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I didn’t know we had burger enforcement officers

Heather Hancock, Chair of the FSA Board said: “When you’re at a barbecue, remember that most types of meat should be cooked thoroughly to prevent food poisoning. A beef burger, for example, isn’t like a steak – it has bacteria present throughout.

“To make it safe to eat when prepared at home, it must be cooked through. Some restaurants are able to offer their customers burgers less than thoroughly cooked, but only because they have strict controls in place that are regulated and checked by enforcement officers.”

We must have solved all the big problems then.

27 thoughts on “I didn’t know we had burger enforcement officers”

  1. Here in sunny Queensland we BBQ most weekends, last weekend we had a BBQ Friday and Sunday, and a lamb potjie on Saturday. I’ve never pre-cooked any meat and have never had any complaints about the food. You can bet if I’m cooking lamb or steak on the BBQ there will be pink meat inside.

  2. The Unused Testicle

    Oh no, a burger isn’t like steak.

    Steak tartare and burger – completely different. One is minced up raw beef and the other is-

    Oh, wait…

  3. The Unused Testicle

    At our local Michelin starred restaurant the chef’s usual method of cooking chateaubriand is to wave a recently blown out Swan Vesta under it.

  4. A beef burger, for example, isn’t like a steak – it has bacteria present throughout.

    That cackling sound you can hear is the French laughing at us.

  5. Inasmuch as the French use less soap than any other people in Europe they are likely as well acquainted with bacteria as they are with body odour.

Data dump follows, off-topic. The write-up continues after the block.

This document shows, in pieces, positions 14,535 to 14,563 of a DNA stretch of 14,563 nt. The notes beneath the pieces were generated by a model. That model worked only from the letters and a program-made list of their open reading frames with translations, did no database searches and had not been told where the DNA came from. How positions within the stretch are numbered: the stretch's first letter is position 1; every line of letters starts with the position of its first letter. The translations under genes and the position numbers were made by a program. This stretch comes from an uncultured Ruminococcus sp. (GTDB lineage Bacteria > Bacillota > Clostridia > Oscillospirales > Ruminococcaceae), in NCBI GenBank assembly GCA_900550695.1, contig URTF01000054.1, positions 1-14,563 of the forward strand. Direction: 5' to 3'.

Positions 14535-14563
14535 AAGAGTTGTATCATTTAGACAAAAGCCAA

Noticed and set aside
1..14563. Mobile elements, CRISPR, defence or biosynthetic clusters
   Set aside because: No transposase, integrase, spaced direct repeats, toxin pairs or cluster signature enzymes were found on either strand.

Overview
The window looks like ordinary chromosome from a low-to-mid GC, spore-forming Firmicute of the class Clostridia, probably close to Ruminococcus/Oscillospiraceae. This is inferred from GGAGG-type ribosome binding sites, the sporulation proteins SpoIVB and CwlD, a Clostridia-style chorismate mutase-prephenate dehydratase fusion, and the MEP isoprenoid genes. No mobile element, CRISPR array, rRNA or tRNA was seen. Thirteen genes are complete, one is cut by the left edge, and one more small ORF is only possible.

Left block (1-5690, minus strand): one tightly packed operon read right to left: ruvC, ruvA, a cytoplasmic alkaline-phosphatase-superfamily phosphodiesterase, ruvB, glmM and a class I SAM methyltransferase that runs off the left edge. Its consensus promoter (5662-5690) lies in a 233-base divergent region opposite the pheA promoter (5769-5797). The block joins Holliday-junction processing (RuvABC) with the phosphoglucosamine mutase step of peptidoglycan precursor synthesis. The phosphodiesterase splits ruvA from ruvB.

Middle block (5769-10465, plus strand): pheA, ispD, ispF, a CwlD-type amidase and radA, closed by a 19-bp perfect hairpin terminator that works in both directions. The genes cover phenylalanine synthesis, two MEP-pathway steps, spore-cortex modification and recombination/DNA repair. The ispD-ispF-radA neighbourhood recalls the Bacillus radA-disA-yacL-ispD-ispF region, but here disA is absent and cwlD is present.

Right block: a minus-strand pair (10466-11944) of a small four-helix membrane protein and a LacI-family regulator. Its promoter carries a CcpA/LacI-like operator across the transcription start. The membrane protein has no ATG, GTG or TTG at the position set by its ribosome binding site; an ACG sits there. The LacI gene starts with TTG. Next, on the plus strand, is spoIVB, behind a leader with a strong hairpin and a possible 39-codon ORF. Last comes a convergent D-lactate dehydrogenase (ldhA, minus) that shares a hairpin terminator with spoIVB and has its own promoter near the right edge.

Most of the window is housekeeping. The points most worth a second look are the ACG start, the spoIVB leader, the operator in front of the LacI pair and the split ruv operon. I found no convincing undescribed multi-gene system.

6. Yeah, a frozen ratburger should be cooked through. A burger made from pure beef or horse that hasn’t gone orf…err… doesn’t.

  7. I’ve always been amused by the idea of horse burgers. When ground horse meat oxidises very quickly. So, you might well get horse meat in pies and stuff, but very rarely in ground “beef”

  8. First 4 contributors: you missed the point. The bacteria is on the outside (mainly) unless the meat is rotten. Hence cooking the outside is all that is necessary. The inside of a burger or anything minced is mainly ‘outsides’. Hence the advice.

    If you minced the meat immediately before making the burger, (assuming the mincer is clean) then you get away with it.

  9. @TimW – I’ve had horse burgers as both burgers and as steak haché, and they seemed to have been ground very few minutes before cooking.

    Although it’s possible that the steak haché is oxidised, since they tend to be thinner and cooked through.

  10. We barbecue loads of stuff mostly pig and chicken, never precook, but I like to keep the stuff on there around 35-40 mins if necessary – if the coals (or sometime olive wood) is at the right temp the result is perfection – tender, moist and cooked through to the bone. Takes a little patience but I love it.

    Sausages, italian ones so made of pork, we split down the middle and open out flat they brown quickly enough, and the great thing about italian sausages is that they are very good raw and don’t come with elfinsafety prodnoses attached.

    And of course are delicious.

    To my mind the barbecue is the highest culinary art.

    And best served with chips.